June 27, 2010

Ordinary Time Excursion-Esther

This week we visit Esther. She has a whole book in the Bible devoted to her life and a Jewish feast, Purim, remembers her courage. Nearly everyone thinks they know her story. The recent movie (2006) “One Night with the King” follows the Bible fairly closely and the 1999 made-for-TV movie entitled “Esther” is another telling of the story. Handel wrote an oratorio, Esther, and there have been other interpretations through the years.

Much is made of the fact that the Book of Esther is the only canonical book of the Bible in which God is not mentioned by name. However, God is present in all the action in the story, just like in all that we do—whether we are being ‘religious’ or not. Last week I mentioned Horace Tabor. His actions left a lasting imprint on the Leadville area, even though he died a pauper. He is remembered as much for his generosity as for his mine. Esther’s bravery and wisdom saved her people.

Hadassah (Esther) is a Jewish orphan raised by her cousin Mordecai in Susa, capital of Persia about 2500 years ago. Ahasuerus (Xerxes I of Persia) exiles his queen and seeks to find a new queen from the beautiful maidens of his provinces. Mordecai, wise in the ways of the court tells Esther her not to reveal that she is Jewish. “The king loved Esther more than all the women, and she found grace and favor in his sight more than all the virgins, so that he set a royal crown on her head and made her queen instead of Vashti.” (Esther 2:17)

Enter the villain in this story—Haman, the Agagite. He hates Mordecai and all Jews. When the king promotes Haman he issues an edict in the kings name to “destroy, to slay, and to annihilate all Jews, young and old, women and children in one day, the thirteenth day of the twelfth month, with is the month of Adar, and to plunder their goods.” (Esther 3:13) Mordecai tells Esther that she must intercede for her people (the Jews) to the king. This was not a task as easy as it sounds because “if any man or woman goes to the king inside the inner court without being called, there is but one law; all alike are to be put to death, except the one to whom the king holds out the golden scepter. [Mordecai responds] ‘if you keep silence…relief and deliverance will rise for the Jews from another quarter…who knows whether you have not come to the kingdom for such a time as this?’” (Esther 4:11-14) Esther sets aside three days to fast and pray.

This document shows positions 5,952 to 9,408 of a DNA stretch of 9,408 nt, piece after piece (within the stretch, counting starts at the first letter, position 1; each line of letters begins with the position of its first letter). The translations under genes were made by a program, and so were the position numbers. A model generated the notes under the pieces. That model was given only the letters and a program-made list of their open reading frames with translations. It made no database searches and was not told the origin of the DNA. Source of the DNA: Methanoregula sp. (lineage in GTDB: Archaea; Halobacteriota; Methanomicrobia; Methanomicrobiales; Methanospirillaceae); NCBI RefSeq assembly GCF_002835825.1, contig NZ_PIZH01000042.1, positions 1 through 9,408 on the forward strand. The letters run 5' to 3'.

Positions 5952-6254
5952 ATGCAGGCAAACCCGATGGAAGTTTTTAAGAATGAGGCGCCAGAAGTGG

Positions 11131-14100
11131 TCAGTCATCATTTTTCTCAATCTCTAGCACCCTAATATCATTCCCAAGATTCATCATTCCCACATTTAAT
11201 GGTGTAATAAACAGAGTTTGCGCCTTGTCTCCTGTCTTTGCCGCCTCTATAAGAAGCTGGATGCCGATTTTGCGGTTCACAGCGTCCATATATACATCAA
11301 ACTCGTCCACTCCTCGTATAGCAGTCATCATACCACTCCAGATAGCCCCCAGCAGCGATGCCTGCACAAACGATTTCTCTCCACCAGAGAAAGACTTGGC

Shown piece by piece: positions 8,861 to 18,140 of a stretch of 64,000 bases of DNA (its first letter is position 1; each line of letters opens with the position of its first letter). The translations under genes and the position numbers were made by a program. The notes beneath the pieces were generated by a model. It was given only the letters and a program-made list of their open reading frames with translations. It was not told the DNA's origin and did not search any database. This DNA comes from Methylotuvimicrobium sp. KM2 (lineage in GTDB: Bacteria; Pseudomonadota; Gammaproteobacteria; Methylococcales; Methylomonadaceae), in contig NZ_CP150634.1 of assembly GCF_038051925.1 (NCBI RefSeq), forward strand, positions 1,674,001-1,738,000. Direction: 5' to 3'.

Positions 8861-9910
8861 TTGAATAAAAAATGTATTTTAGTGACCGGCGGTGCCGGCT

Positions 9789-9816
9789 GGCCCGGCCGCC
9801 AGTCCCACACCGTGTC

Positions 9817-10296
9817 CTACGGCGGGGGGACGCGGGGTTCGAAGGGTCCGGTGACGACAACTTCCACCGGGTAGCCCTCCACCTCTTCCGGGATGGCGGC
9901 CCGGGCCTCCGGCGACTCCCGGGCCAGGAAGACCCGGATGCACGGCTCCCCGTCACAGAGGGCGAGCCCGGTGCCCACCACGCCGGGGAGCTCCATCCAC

Perhaps her prayer was based on Psalm 37, which we’ve been following throughout this series of blog meditations. Verses 7-11 are filled with encouragement to those who face evil.

“Be still before the LORD, and wait patiently for him; do not fret over those who prosper in their way, over those who carry out evil devices. Refrain from anger, and forsake wrath. Do not fret—it leads only to evil. For the wicked shall be cut off, but those who wait for the LORD shall inherit the land. Yet a little while, and the wicked will be no more; though you look diligently for their place, they will not be there. But the meek shall inherit the land, and delight in abundant prosperity.”

She approaches the king and after a heart stopping few seconds, he “held out to Esther the golden scepter.” (Esther 5:2) Then Esther shows her wisdom. She does not immediately tell the king what she wants, but rather invites him and Haman (!) to a dinner. At the second banquet with Queen Esther, Haman’s plot starts to unravel. She asks, “let my life be given me…and my people…for we are sold…to be annihilated.” When the king asks who issued the order, she responds, “A foe and enemy! This wicked Haman!” (Esther 7:3-6) Haman is hanged on the gallows he prepared for Modecai and the king issues a decree allowing the Jews to “gather and defend their lives [against] any who might attack them.” (Esther 8:11)
The Feast of Purim is established “that these days should be remembered and kept throughout every generation.” (Esther 9:28) As for Mordecai, he was promoted to “next in rank to King Ahasuerus and he was great among the Jews…” (Esther 10:3) It is a fun time with games and music and a recitation of the story.

Esther did not expect to be the one who saved her nation from destruction. Although the men and women who came to the Arkansas River valley in CO did not set out to establish churches or towns, they did. God used Esther and the anonymous (and well-known) pioneers to further the Kingdom of God. In his book And the Angels were Silent, Max Lucado says we each have something-a “donkey,” that God needs.

"All of us have a donkey. You and I each have something in our lives, which, if given back to God, could, like the donkey, move Jesus and his story further down the road. Maybe you can sing or hug or program a computer or speak Swahili or write a check.

Whichever, that's your donkey.

Whichever, your donkey belongs to him. It really does belong to him. Your gifts are his and the donkey was his. The original wording of the instructions Jesus gave to his disciples is proof: "If anyone asks you why you are taking the donkeys, you are to say, 'It's Lord who is in need.'"

I leave you with the question—what is God doing in and through your life that you never expected?  Esther trusted God to give her courage and willingness to be used, “though I perish”. What is your ‘donkey’?

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